So I'm all fresh-handed and 4:10 marathon pace group swallows me up. Cool, I think, I'll jump in with these guys: if this pacer is like the other one, they'll be running 9:40's since it's only Mile 7 of the marathon. I speed up to hang, and...
Like 8:45. For at least a quarter-mile; it's not just a temporary glitch. I let them go, and feel sorry for the runners in his group. My new, improved smart-pacer self knows that's really fast to be going when you've got 19 more miles to go.
I resume my own race, but feel a little weary. I see the 2:05 group at two turn-arounds, and they're not out of range, but I'm not sure I have the juice to get to them. A 10:0o+ mile--my first of the race--from 10-11 does my spirit no good, even though it was a decent uphill. Then all of sudden, I pass my sisters-in-law who notice me before I see them. Five minutes later, I see Grant, who I didn't expect to see (cold temps + bored kids = no show). "Where are the kids?" I, always the mom, ask. "Right over there," he yells, "See you in a bit." I head into Cheeseman Park for a few miles.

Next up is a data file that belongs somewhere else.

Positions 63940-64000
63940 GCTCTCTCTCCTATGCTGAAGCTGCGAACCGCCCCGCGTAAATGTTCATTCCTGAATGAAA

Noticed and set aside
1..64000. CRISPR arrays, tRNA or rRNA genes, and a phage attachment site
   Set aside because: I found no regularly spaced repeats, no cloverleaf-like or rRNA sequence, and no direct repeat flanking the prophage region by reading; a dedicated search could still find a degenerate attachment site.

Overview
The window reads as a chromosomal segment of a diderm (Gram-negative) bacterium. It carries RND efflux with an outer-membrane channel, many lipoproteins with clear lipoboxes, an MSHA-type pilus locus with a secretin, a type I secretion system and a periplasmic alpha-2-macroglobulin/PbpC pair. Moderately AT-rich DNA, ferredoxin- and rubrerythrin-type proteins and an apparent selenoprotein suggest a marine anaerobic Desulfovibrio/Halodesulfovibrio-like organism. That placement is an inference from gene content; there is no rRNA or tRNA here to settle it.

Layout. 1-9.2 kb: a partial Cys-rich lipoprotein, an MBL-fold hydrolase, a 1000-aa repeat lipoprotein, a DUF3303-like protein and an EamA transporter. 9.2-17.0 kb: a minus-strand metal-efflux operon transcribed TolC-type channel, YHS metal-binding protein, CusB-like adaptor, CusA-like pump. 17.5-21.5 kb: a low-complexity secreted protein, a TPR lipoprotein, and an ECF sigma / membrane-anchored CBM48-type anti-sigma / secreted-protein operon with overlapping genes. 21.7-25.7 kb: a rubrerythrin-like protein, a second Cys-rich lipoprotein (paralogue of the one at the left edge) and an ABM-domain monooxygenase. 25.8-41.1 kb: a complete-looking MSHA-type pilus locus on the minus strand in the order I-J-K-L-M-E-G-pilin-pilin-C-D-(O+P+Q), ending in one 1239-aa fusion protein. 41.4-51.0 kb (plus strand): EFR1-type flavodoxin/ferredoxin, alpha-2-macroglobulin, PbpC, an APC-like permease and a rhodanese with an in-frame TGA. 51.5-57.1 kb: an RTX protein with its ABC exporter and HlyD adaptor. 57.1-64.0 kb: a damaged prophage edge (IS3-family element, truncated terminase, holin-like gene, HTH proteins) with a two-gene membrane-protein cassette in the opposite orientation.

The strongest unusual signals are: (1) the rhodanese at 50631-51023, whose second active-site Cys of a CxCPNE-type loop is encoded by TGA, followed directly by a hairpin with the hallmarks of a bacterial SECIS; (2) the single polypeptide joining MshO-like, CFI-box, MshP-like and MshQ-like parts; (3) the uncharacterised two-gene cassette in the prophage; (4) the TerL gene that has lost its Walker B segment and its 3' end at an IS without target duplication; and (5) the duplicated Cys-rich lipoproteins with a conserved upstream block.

A friend spots me twice in Miles 11-12.5, and I get a "wide back" directive from Pilates maven in there too. Then I see my kids, and the sound of their yelling voices is, unlike most times, so appreciated. Plus, I'm not dragging, like I was in this four-miler (Illustration A), which was the last time they saw me running. In fact, I'm feeling and looking strong; something Grant comments on post-race.
I finish feeling springy--a downhill last mile will do that to you--and cross the line in 2:05:32. (The 2:05 pacer was a little faster than he wanted to be, he told me post-race.) I think that's my slowest half-marathon ever, but I'm totally cool with that.
Why? It's my launching pad for runner Dimity 2.0. This version of me can actually pace myself; can run a negative split by a minute; doesn't hurt much, save one tweak of her right glute that she's icing as she types; and runs her own race so that she doesn't burn out and need to walk, save the aid stations, which, btw, she uses liberally.
I'm sure, like any upgrade, a few major bugs will quickly let their presence be known, but she's installed and there's no looking back. Excited to see what she can do.
We're in the thick of racing weekend--Portland, Long Beach, and Chicago were also awash in runners this weekend--so if you raced there or anywhere/any distance, how was your pacing? Your race?